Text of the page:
Data were collected for (i) consumption of non‐prepackaged ready‐to‐eat (RTE) cooked meat products, (ii) types of RTE cooked meat products available on the Greek market including analyses of water activity, pH, concentration of nitrite (NaNO2) and lactic acid bacteria, (iii) consumer practices after purchase of the meat products (e.g., transport time, handling, storage), (iv) temperature profiles in household refrigerators and (v) L. monocytogenes prevalence of the slicing machine and sliced RTE product. The Food Safety and Spoilage Predictor model was validated against observed L. monocytogenesgrowth in non‐prepackaged RTE cooked meat products at different static and dynamic temperature conditions simulating domestic stage. The data and validated model were used to develop a quantitative microbial risk assessment (QMRA) model predicting the listeriosis risk related to the consumption of these meat products handled at retail stores in Greece. The probability of illness per serving was found highly related to the NaNO2concentration; products having a lower concentration showed a higher risk per serving. A sensitivity analysis showed that the prevalence and initial concentration of L. monocytogenes immediately after slicing as well as the temperature and duration of storage in the domestic refrigerator had the highest impact on the probability of illness per serving. A median number of seven listeriosis cases per year was predicted for the total population upon consumption of these products handled at retail food service environments in Greece. The predicted 95th percentiles of the listeriosis cases totaled 33 of which 13 cases were <65 years old and 20 cases ≥65 years old. The higher number of cases was predicted for mortadella, smoked turkey, boiled turkey and parizer, which were the most frequently consumed categories. Two scenarios for assessing potential interventions to reduce the risk were tested: setting a use‐by date of 14 days in these products and improving the temperature of domestic storage. Both scenarios resulted in the elimination of the median number of annual cases and decreased significantly the 95th and 99th percentiles.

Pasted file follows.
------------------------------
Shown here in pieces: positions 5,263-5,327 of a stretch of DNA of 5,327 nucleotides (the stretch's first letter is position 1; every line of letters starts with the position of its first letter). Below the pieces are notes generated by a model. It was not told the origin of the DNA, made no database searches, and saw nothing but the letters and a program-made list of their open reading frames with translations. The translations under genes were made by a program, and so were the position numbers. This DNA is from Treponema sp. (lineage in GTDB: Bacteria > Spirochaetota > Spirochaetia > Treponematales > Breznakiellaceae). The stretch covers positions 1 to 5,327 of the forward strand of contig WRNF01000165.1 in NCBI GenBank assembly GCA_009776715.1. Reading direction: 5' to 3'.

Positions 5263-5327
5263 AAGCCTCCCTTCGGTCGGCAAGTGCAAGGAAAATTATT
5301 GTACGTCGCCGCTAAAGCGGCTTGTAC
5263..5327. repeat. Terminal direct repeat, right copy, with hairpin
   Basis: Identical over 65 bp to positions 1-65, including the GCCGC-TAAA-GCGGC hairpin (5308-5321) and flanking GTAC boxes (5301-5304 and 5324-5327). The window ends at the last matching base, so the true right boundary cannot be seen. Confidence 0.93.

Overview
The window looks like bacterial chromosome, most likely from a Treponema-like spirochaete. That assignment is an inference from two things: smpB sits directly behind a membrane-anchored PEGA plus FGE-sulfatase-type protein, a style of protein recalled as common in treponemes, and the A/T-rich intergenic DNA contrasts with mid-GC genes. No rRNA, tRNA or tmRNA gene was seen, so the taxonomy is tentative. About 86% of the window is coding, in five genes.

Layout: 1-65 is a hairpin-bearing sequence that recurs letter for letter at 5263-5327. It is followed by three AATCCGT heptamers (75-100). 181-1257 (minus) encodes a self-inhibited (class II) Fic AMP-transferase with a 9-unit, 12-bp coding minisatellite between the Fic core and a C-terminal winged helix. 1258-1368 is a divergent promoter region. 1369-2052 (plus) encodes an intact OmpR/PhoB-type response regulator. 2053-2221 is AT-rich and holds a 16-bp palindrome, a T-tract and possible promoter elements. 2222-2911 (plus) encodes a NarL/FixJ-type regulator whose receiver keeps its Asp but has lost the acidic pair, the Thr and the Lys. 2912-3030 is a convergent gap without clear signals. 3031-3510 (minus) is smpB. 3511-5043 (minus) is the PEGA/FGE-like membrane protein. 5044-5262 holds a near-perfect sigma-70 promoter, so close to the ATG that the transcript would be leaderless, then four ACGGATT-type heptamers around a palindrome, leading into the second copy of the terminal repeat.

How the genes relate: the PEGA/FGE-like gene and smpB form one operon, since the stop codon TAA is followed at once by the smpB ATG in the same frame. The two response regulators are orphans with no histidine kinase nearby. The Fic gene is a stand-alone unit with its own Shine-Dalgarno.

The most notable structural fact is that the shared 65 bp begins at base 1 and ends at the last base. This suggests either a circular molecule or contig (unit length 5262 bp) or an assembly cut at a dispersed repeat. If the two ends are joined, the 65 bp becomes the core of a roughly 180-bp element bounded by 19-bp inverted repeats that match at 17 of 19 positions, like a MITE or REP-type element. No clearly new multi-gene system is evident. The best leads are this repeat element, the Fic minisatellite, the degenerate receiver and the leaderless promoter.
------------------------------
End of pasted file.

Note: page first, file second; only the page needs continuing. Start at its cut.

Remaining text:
Alimentazione